Over 100,000 unaccompanied Afghan minors, almost all of them male and generally between 14 and 17 years of age, applied for asylum in Europe between 2008 and 2016, making Afghanistan the single largest country of origin for this group of refugees. While Germany and Sweden received by far the highest number of applications, Italy became an important staging post in the long journey to other European destinations. Its importance as a transit country has diminished in the last two years, but small numbers of minors stranded in the Balkans and Greece continue to trickle in. AAN’s Jelena Bjelica and Fabrizio Foschini have visited Rome, Trieste and Gorizia to gauge the situation for unaccompanied Afghan minors and learn about a new Italian model law for protecting them.Afghan minors teaching Italian kids to fly kites, Trieste 2016 - photo by Fabrizio Foschini
This research was supported by a grant by the Open Society Foundations
Afghan minors in Europe: an overview
Unaccompanied minors (classed as those under 18 years of age) from Afghanistan have filed far more asylum applications in Europe during the last two years than any other nationality, according to the European Union’s Eurostat agency. They also represented the most numerous group of any country of origin for unaccompanied minors in half of the EU member states (see here).
In 2015, 51 per cent of the over 90,000 unaccompanied minors who applied for asylum in EU member states were Afghans (45,300 individuals). More than half registered in Sweden (23,400). (See also AAN’s previous reporting on Afghan minors in Sweden here.) (1)
The following year, in 2016, the number of unaccompanied minors who applied for asylum in Europe declined by almost one third (EU countries registered 63,300 of all nationalities). Afghans made up 38 percent of the total – 24,000 applied for asylum in the EU, nearly two-thirds (15,000) of them in Germany.
The majority of the unaccompanied minors came via the Balkan route, before it was blocked by the walls and electrified fences which various countries erected and before the EU-Turkey deal which came into force in spring 2016 and which also aimed to halt the flow of migrants (see AAN reporting here; here; and here). A smaller proportion of the total, those who did not come via Bulgaria, Macedonia or Serbia to Europe, chose to travel via Italy, as many migrants had done before the Balkan route was opened. Many hid in lorries in Patras in western Greece that were loaded onto ferries sailing to the Italian port cities of Bari, Brindisi, Ancona and Venice.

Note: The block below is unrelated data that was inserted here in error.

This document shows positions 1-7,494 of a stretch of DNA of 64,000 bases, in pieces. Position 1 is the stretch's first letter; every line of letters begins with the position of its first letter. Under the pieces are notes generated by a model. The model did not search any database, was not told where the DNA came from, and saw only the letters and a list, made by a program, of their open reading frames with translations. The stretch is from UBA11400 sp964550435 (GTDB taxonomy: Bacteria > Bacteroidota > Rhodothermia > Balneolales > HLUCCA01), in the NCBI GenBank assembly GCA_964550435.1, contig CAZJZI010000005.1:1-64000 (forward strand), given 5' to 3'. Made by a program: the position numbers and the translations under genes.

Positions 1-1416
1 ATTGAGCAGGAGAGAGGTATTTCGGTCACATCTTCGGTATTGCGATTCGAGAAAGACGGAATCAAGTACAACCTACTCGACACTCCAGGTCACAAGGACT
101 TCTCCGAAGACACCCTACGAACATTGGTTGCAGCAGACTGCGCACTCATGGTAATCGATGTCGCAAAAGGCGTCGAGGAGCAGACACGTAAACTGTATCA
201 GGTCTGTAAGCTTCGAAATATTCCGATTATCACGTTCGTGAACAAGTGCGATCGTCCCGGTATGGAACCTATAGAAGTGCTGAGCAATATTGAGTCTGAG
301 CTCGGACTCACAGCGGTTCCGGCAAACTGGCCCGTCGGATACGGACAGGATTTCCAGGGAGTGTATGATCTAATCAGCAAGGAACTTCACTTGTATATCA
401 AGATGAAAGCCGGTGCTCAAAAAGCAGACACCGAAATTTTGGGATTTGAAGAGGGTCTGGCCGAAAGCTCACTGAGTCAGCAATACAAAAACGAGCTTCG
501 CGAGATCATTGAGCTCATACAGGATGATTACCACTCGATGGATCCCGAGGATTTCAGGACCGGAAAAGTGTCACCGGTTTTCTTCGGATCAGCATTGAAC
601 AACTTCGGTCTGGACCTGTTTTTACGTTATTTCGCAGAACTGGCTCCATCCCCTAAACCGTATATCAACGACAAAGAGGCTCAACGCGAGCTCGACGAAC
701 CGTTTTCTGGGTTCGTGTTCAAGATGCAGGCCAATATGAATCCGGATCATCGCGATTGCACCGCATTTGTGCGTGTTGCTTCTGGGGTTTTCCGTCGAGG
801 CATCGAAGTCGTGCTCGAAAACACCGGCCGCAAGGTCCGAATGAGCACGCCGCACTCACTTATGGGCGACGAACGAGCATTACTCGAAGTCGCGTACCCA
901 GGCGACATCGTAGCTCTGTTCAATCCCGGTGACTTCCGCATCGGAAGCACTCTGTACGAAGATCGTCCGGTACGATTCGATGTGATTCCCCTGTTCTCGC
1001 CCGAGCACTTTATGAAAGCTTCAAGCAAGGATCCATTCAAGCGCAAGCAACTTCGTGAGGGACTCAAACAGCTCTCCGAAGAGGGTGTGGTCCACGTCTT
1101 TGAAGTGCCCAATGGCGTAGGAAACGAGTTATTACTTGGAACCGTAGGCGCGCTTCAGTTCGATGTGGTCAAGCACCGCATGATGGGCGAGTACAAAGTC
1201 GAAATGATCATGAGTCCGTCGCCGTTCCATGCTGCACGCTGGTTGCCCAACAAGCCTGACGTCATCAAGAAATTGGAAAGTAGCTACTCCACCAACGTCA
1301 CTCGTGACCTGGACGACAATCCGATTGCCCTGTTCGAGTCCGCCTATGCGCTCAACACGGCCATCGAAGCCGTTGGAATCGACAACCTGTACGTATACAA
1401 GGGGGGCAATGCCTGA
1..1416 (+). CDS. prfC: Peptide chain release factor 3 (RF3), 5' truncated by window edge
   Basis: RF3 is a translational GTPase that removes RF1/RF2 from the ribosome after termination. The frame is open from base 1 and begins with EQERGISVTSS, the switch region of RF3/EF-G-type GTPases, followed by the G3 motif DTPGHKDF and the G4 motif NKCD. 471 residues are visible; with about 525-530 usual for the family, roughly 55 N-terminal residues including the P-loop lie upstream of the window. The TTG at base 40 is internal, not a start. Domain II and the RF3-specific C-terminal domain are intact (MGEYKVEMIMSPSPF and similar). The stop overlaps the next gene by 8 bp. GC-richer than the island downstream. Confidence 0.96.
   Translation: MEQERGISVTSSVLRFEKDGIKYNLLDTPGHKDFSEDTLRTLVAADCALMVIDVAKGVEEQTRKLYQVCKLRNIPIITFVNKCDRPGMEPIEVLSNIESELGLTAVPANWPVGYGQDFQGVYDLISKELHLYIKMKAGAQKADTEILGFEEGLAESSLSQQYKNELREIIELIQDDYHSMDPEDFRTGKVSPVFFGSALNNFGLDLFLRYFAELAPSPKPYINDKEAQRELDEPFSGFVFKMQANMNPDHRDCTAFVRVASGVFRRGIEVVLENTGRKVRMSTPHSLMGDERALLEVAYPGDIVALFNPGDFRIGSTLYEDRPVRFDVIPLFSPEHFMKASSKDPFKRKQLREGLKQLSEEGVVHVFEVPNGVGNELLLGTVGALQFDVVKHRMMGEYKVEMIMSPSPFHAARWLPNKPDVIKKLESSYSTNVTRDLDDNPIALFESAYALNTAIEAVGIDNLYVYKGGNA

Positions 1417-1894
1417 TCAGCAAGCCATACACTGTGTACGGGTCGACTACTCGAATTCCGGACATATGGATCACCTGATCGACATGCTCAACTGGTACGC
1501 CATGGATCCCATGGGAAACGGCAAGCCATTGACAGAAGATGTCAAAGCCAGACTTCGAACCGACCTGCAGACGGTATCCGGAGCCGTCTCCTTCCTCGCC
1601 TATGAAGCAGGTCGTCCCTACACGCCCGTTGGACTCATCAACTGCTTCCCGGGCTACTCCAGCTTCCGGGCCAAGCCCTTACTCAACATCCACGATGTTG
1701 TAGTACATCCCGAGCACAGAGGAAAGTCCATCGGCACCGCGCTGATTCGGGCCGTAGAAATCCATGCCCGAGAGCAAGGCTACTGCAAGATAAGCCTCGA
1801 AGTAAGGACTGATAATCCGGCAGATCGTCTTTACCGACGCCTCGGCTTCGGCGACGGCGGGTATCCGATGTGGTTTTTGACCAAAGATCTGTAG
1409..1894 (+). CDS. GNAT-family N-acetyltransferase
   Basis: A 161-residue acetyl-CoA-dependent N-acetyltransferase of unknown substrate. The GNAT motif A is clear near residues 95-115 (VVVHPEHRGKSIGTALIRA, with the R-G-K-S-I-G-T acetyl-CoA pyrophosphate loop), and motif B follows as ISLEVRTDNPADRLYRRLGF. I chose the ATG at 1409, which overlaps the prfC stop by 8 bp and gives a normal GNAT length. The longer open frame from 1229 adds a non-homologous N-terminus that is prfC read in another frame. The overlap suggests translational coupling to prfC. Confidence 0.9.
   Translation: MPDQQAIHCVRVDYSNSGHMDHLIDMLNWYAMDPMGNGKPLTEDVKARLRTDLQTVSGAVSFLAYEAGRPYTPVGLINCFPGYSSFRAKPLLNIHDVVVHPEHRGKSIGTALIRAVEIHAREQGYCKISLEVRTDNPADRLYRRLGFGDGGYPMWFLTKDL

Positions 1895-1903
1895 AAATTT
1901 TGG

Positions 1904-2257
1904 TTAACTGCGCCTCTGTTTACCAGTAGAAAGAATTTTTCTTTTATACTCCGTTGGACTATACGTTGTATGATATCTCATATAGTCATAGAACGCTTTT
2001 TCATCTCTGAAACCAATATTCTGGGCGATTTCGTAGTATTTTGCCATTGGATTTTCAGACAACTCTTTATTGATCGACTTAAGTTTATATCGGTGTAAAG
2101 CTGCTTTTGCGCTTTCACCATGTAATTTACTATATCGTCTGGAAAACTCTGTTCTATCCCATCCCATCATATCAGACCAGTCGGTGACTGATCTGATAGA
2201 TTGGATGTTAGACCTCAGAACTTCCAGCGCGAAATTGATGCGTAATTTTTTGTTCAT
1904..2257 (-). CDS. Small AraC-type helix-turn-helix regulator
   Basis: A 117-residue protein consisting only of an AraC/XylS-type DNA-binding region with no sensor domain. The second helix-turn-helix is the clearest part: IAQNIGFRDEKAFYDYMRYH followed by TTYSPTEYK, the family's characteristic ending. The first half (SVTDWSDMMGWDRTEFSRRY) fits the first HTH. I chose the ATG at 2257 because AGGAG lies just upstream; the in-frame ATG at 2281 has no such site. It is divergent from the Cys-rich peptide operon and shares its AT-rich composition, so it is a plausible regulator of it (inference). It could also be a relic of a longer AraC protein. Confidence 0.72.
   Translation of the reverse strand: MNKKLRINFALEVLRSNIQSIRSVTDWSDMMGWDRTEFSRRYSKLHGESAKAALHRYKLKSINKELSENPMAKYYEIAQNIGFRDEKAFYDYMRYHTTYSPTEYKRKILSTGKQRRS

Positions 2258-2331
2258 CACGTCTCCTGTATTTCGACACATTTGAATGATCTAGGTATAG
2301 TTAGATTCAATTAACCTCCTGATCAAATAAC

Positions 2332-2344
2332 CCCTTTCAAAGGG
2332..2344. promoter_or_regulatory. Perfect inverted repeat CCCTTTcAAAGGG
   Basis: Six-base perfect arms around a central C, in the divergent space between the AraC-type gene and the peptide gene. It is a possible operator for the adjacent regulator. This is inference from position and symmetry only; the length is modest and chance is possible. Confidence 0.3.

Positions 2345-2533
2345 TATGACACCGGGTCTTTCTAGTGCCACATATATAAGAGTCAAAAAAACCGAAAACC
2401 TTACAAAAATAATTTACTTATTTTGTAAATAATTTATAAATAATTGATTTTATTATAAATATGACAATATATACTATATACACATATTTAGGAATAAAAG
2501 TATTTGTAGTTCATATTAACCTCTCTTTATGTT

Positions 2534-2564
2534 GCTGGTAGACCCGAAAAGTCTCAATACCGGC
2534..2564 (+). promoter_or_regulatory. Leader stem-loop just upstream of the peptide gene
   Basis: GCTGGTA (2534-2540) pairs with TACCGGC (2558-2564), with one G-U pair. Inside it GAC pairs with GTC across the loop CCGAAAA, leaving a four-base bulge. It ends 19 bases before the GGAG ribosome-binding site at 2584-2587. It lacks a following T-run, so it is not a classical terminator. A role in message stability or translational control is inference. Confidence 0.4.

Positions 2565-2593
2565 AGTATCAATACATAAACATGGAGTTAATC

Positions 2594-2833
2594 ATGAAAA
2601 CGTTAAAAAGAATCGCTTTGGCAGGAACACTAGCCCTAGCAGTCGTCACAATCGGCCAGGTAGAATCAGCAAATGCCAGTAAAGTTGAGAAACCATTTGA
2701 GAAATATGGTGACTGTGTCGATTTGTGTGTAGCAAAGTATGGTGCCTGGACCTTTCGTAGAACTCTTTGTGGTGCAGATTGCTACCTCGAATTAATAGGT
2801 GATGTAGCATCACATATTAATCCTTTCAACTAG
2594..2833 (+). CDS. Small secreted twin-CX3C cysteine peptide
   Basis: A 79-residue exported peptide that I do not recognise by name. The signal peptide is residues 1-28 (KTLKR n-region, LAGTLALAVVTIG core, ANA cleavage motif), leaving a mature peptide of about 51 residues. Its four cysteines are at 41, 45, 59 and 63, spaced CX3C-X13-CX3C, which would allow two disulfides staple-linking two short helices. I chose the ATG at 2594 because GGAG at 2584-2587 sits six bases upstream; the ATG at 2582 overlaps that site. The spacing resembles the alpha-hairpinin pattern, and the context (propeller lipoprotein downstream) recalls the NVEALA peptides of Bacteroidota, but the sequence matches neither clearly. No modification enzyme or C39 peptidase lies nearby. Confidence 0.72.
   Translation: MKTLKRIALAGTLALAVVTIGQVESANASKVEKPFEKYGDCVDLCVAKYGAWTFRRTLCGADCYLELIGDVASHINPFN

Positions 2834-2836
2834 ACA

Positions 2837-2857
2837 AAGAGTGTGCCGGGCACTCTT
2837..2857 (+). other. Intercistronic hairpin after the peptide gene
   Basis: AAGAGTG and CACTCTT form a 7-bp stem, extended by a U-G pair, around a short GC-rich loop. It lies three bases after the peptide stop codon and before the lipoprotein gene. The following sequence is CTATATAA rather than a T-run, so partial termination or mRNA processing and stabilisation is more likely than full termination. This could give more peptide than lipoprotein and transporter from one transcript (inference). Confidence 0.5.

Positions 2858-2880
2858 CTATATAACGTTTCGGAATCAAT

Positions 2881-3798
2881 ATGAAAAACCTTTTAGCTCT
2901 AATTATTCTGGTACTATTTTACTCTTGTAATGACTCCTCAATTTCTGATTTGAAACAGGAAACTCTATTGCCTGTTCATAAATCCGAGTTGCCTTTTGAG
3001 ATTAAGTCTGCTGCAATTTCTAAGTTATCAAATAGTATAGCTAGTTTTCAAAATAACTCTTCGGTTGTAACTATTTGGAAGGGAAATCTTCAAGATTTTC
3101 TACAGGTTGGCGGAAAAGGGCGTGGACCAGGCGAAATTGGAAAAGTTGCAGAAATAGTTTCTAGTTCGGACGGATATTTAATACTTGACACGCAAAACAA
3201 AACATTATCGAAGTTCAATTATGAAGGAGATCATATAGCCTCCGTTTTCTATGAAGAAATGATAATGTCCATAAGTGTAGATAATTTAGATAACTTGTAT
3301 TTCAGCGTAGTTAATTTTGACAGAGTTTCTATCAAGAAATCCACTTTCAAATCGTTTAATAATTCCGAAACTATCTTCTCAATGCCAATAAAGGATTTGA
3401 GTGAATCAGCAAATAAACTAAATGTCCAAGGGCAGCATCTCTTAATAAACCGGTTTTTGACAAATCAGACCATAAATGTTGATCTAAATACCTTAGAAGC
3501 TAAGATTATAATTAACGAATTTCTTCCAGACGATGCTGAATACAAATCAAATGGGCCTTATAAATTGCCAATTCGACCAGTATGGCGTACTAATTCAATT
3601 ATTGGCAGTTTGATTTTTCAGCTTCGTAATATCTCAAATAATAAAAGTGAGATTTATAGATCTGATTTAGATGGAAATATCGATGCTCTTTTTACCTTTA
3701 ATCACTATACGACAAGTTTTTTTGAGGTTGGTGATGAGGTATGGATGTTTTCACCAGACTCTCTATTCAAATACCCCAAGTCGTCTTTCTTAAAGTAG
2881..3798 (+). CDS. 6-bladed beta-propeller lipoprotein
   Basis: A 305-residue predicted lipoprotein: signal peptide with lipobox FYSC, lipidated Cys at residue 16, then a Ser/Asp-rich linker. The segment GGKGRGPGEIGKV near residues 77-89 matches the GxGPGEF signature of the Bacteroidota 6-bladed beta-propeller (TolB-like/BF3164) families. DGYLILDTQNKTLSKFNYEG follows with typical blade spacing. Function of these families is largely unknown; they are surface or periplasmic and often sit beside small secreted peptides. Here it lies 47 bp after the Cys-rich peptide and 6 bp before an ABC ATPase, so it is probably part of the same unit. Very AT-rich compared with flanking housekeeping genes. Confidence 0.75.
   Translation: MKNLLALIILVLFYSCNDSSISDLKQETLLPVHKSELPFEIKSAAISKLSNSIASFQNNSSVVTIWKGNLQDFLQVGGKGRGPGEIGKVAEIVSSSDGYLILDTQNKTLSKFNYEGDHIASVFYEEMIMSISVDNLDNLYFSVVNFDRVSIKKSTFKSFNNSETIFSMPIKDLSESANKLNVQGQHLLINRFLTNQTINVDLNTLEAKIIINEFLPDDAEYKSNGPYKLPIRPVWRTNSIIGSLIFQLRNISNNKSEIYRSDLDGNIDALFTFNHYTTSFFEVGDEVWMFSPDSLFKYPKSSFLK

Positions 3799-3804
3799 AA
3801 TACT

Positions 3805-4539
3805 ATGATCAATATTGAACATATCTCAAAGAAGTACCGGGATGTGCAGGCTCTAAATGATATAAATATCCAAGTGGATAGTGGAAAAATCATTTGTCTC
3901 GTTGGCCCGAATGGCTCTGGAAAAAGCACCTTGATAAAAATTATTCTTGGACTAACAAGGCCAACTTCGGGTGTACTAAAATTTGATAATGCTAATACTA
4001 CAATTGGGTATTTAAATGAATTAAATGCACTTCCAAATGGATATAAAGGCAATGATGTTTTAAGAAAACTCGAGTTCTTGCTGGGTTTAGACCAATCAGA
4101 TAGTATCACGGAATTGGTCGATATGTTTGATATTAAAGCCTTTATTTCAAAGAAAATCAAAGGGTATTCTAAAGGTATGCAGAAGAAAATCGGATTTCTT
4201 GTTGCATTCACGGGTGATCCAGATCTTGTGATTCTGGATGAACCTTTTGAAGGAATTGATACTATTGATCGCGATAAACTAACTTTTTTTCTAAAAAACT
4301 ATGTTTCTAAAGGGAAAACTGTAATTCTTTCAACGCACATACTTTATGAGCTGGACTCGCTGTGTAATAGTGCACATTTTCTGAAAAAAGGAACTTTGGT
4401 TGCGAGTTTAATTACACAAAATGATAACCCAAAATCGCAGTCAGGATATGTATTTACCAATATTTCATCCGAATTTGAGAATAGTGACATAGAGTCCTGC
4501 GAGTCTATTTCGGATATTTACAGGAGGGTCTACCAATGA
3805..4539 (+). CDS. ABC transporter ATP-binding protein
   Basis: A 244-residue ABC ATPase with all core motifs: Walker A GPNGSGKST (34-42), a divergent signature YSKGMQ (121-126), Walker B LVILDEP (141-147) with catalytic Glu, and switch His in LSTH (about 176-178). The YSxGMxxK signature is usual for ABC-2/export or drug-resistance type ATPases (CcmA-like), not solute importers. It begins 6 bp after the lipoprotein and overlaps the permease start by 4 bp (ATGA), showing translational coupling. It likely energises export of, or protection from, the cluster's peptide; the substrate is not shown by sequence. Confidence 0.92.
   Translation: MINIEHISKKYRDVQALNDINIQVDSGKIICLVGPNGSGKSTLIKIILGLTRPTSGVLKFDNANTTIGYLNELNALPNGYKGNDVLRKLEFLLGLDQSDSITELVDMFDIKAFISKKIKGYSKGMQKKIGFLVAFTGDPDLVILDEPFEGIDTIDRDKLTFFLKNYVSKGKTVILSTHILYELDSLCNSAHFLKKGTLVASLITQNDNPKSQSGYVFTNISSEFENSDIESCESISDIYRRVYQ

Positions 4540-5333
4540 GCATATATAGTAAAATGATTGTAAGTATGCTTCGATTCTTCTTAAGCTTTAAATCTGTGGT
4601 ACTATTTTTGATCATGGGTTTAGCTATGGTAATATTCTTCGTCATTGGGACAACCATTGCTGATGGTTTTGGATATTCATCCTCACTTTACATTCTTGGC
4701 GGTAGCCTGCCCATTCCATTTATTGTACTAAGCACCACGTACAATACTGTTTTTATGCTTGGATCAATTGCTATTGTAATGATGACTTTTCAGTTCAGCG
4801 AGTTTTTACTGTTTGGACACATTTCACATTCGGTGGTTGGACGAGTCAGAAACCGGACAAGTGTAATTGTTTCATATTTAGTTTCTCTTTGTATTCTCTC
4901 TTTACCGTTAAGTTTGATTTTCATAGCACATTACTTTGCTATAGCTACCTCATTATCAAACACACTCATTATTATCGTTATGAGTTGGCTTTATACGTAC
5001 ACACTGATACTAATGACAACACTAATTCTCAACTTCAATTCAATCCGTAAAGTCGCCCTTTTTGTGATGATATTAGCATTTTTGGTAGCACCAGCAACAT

Before the Balkan route: a brief overview
Although Afghan minors had arrived in Europe in smaller numbers before 2015, it seems that 2008 and 2009 marked an increase in their numbers. In 2008, around 3,500 sought asylum in Europe and in 2009, around 6,000 (see here). (2) Many children aged 14 to 17, in the years before the opening of the Balkan route, arrived by sea, or via one of the principal smuggling routes that goes across the Mediterranean Sea to Italy.
Statistics on arrivals by sea to Italy, as well as asylum applications in Italy before 2010 are sketchy and scattered, although the general assumption is that the majority of Afghan minors who travelled by the Mediterranean route in the early 2010s continued their journey on to northern Europe, ie to the countries with stronger currencies and economies and/or more benefits for unaccompanied minor migrants; they included UK and the Scandinavian countries (a companion dispatch will be published looking at migration to and through Italy, in general). Available data shows that only one in seven (429) unaccompanied Afghan under-18s requested asylum in Italy in 2008. That was equivalent to half of the total number of children of all nationalities requesting asylum in that country. Data for 2009 and 2010 is sketchy – AAN could not find the number of unaccompanied Afghan minors’ asylum requests in Italy for these two years – but in 2010, 98 unaccompanied minors, the majority of them Afghans, arrived in Apulia, the country’s most south-easterly region, while seven landed in Calabria, in the south-west, according to the Italian ministry of the interior. In 2010, Italian authorities intercepted 389 unaccompanied Afghan minors who had landed on the shores of Apulia (265), Calabria (119) and Sicily (5), also in the south. (3)